• View in gallery

    Cumulative percentage survival for early (L1–2) and late (L3–4) larval instars of Anopheles stephensi (As) and An. gambiae (Ag) in untreated (control) and Aquatain™-treated (17.5 μL, 35 μL, and 70 μL) larval trays. Percentages were not corrected for natural mortality.

  • View in gallery

    Cumulative percentage survival for pupae of Anopheles stephensi (As) and An. gambiae (Ag) in untreated (control) and Aquatain™-treated (0.5 μL, 1.0 μL, and 2.0 μL) oviposition cups.

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Efficacy of Aquatain™, a Monomolecular Surface Film, against the Malaria Vectors Anopheles stephensi and An. gambiae s.s. in the Laboratory

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  • 1 Laboratory of Entomology, Wageningen University and Research Centre, Wageningen, The Netherlands

Monomolecular films are used for mosquito control because of their asphyxiating effect on larvae and pupae. Compared with other films, Aquatain mosquito formulation (AMF™) has an improved spreading ability and flexibility on a water surface. In the laboratory, AMF™ showed larvicidal, pupicidal, and oviposition deterrent effects against the malaria vectors Anopheles stephensi and An. gambiae. At a dose of 1 mL/m2, the median lethal time to death for late larval instars was 3.02 (95% confidence interval [CI] = 2.76–3.25) and 0.98 (95% CI = 0.75–1.20) days for An. stephensi and An. gambiae, respectively. None of the treated larvae pupated. Pupal mortality reached 100% within two hours for both species. AMF™ repelled gravid females from ovipositing in treated oviposition cups. Without the choice of an untreated cup, the lowered water surface tension caused most females to drown while attempting to oviposit. This physical control method has the potential to become a safe, cost-effective, and resistance-proof malaria vector control tool.

INTRODUCTION

Monomolecular layers differ from other mosquito control agents because of their ability to target multiple stages in the mosquito life cycle.15 All stages that come in contact with the water surface (e.g., eggs, larvae, pupae, emerging adults, and ovipositing females) are affected by the lowered surface tension caused by such layers. 5,6 As a result, these layers can provide the combined benefits of larval and adult control, which leads to reduction in mosquito density and longevity.711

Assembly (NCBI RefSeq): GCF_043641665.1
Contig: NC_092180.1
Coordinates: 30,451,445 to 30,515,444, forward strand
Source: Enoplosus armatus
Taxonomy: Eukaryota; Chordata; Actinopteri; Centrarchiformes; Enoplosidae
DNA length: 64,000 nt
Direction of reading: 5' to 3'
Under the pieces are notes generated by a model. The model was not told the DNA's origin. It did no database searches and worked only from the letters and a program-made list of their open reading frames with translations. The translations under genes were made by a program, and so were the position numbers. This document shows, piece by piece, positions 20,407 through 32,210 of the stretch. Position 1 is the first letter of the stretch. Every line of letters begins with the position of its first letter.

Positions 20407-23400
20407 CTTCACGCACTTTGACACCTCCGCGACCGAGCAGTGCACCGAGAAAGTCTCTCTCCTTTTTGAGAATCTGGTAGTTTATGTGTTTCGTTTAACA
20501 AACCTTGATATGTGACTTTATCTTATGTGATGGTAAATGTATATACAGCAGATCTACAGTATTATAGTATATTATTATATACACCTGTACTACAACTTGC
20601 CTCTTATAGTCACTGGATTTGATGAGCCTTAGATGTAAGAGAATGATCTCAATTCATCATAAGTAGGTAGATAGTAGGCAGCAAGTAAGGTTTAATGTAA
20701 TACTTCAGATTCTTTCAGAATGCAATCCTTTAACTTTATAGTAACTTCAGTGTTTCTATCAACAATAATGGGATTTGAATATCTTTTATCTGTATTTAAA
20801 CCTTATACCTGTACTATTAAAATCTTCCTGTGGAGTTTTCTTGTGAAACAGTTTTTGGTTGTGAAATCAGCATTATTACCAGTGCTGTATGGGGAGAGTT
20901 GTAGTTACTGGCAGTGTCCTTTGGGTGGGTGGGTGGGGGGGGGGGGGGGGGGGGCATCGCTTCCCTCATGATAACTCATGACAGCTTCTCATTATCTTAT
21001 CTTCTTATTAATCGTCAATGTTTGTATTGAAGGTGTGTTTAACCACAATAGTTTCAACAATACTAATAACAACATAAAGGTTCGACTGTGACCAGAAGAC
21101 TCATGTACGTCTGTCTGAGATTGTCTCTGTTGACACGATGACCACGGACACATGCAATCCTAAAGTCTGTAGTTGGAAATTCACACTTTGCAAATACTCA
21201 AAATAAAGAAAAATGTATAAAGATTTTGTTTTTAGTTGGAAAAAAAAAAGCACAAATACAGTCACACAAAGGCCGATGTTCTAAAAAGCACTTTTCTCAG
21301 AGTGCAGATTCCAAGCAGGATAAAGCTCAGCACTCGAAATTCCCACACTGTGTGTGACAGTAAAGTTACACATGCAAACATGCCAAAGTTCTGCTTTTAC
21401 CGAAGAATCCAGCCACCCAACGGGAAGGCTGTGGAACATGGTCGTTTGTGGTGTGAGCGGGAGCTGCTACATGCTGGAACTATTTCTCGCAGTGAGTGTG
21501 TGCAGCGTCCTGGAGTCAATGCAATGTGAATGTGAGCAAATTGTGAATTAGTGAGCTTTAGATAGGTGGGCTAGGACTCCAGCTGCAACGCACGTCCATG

Ethoxylated isostearyl alcohols are plant-derived monomolecular layers that have been rigorously tested in laboratory and field settings. 1,2,5,6 Commercially known as Arosurf ® MSF (monomolecular surface film) and Agnique ® MMF (monomolecular film), these layers were found to be efficient in killing pupae and late larval instars in addition to causing drowning of eggs and ovipositing females.5 Their mixing with other larvicides (e.g., Bacillus thuringiensis israelensis [Bti], B. sphaericus [Bs], and diesel fuel) led to an effective control of the early larval stages. 4,5 Various studies showed these films to be environmentally friendly and suitable for a variety of habitats including marshes, pastures, water tanks, sewer systems, and tree holes. 1,5,12 However, these products could not be successfully incorporated into control programs because of their inability to withstand wind and the tendency to accumulate around debris and vegetation.5 This disadvantage rendered them unfavorable for the treatment of large and vegetated habitats such as rice paddies and irrigation canals, which are known to harbor vector populations that may contribute substantially to malaria transmission. 1316